When Mel Gibson’s movie The Passion of the Christ was released in Italy, the review board gave it a “G” rating. Some parents objected, saying the movie was too violent for children to watch. But the reaction of Italian author Riccardo Zucconi, quoted in USA Today, said more about theology than parenting. He refused to allow his children to see the film, in his words, “because I want them to have this idea of the spirituality of Christ, not this idea of debauchery. The soul of Jesus is important, not his body.”

The writer preferred to have his son watch a 30-year-old film, The Gospel According to Matthew. “That film is very deep,” he said, “and you don’t see a drop of blood.”

Zucconi planned to see the movie himself, however, “I think sometimes I will shut my eyes to preserve myself from all this blood,” he said.

This reaction says much about the contemporary response to the Crucifixion: People want the spirit of Jesus, without the Incarnation; the death without the pain; the sacrifice without the blood. But without the body, the pain, and the blood, the Crucifixion is meaningless.

Sacrifice cannot be sanitized. Sacrifice has always been bloody. That’s the point. There is blood on the ground. It should have been mine, but it isn’t. It belongs to Christ. He shed his blood so I wouldn’t have to. And that gives him a claim to my life that surpasses all others. We belong to Christ.

Hope and holiness go together. 1 John 3:3 says, “And everyone who thus hopes in him purifies himself as he is pure.” Hope and holiness, hand in hand. If you follow Christ, you belong to Christ. That is the source of your hope. It is also your call to holiness. It isn’t permission to judge someone else’s walk with Christ, but to pay attention to your own. You see, if we place our hope in Christ’s salvation and promised return, and acknowledge his claim on our lives, setting us apart for his service, we will be drawn into a life of love. Not of division and judgment. Look at Vv. 22-25. Holiness leads to love of one another.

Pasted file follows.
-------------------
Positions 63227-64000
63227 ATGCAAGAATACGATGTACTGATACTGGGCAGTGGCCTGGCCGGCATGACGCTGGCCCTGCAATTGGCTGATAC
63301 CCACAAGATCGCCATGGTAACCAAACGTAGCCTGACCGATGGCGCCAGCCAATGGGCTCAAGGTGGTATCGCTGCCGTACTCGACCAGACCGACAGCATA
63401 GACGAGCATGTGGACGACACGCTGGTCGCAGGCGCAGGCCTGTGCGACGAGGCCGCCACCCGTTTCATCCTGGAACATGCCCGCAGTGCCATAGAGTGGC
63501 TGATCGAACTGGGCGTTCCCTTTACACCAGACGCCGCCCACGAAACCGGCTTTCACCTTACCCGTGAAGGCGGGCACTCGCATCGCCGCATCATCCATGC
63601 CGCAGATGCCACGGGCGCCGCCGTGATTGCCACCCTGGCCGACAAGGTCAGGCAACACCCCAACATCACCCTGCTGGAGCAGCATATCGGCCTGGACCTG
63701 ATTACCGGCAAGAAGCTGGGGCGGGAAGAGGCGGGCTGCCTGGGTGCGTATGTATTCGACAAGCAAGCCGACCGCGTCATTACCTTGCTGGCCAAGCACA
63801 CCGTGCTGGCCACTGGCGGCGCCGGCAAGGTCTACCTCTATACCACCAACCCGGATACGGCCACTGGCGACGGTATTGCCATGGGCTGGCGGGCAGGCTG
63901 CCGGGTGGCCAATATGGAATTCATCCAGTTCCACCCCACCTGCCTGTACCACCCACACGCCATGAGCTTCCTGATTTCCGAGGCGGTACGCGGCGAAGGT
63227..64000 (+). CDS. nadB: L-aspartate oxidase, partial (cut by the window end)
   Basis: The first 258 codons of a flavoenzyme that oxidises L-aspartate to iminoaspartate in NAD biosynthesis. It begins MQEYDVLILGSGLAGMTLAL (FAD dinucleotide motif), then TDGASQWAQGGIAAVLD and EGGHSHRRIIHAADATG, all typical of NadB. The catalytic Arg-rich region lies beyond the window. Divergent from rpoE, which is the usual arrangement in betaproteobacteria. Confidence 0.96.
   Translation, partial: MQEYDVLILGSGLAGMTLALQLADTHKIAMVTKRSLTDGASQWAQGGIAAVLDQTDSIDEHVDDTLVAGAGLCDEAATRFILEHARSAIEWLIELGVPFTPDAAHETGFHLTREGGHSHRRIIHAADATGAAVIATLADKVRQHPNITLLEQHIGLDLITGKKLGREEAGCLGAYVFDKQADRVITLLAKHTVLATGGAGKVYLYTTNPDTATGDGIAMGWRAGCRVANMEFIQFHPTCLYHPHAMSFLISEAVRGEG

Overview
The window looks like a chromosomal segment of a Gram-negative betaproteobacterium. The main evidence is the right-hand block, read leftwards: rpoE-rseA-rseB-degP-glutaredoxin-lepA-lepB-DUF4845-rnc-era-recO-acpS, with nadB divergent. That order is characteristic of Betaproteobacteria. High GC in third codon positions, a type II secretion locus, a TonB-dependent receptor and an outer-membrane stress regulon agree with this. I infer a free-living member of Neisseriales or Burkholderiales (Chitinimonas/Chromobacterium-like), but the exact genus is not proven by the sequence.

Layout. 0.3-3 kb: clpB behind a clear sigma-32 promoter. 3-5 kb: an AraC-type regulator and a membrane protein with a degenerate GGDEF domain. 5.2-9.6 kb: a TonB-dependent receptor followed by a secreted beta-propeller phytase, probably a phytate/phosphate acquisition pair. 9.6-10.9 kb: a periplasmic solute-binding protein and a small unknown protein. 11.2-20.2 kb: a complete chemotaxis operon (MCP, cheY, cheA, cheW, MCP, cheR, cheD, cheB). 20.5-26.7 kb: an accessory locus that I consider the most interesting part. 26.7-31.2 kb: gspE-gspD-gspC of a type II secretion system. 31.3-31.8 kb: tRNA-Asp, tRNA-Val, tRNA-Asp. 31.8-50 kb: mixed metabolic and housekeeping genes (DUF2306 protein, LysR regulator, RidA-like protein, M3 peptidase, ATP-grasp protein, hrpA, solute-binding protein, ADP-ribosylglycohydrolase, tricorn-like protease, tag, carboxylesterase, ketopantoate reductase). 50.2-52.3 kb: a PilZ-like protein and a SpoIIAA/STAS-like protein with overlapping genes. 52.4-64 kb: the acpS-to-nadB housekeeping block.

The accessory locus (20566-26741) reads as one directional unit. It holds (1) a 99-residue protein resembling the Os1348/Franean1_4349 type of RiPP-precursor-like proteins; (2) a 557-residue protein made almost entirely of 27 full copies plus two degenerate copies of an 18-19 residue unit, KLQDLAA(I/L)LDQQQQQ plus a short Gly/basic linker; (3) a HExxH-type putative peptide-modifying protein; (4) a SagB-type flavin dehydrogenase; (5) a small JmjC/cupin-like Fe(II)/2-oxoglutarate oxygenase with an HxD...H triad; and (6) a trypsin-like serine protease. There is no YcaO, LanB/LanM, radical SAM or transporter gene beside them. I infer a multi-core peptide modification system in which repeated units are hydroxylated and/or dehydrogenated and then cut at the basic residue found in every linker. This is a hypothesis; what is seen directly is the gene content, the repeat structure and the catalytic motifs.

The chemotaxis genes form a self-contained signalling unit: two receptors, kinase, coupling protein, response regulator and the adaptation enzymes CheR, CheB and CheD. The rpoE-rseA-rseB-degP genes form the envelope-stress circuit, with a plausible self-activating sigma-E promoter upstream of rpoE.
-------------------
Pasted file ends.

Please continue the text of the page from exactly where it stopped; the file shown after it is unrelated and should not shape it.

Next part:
How many churches have been destroyed by judgmental hearts and minds? How many lives have been destroyed because, when a follower of Jesus stumbles, they experience judgment instead of restoring grace? Maybe its because when someone else messes up, perhaps its bigger than our own mistakes and we don’t feel so bad about ourselves. Kind of like the kid in the classroom who makes fun of everyone else so that their own shortcoming won’t be noticed. It’s a juvenile way of being. God calls us to something higher. He calls us to restorative love. He calls us to be bathed in grace, and to allow others to be bathed in grace too. In fact, we are to invite them to do so.

Before he was elected the 7th president of the United States, Andrew Jackson was commander of the Tennessee Militia during the War of 1812. AT one point during the war, his troops morale hit an all-time low. Things weren’t going well, and they lost hope. When that happened, they started arguing and bickering and they fought among themselves. Jackson reportedly called them together at one point when the tension reached a boiling point and he said, “Gentlemen! Let’s remember, the enemy is OVER THERE.” When we lose hope, we lose our sense of being set apart for service to God, and when that happens, we turn on each other. People of hope hang together. His promises hold. Christ WILL return. Our job is to live each day as if that day matters, in holiness and love, regardless of the opposition we face, because we are bathed in grace. Hope and holiness work together, drawing us together in restoring love. That is what it means to be bathed in grace, Let us pray.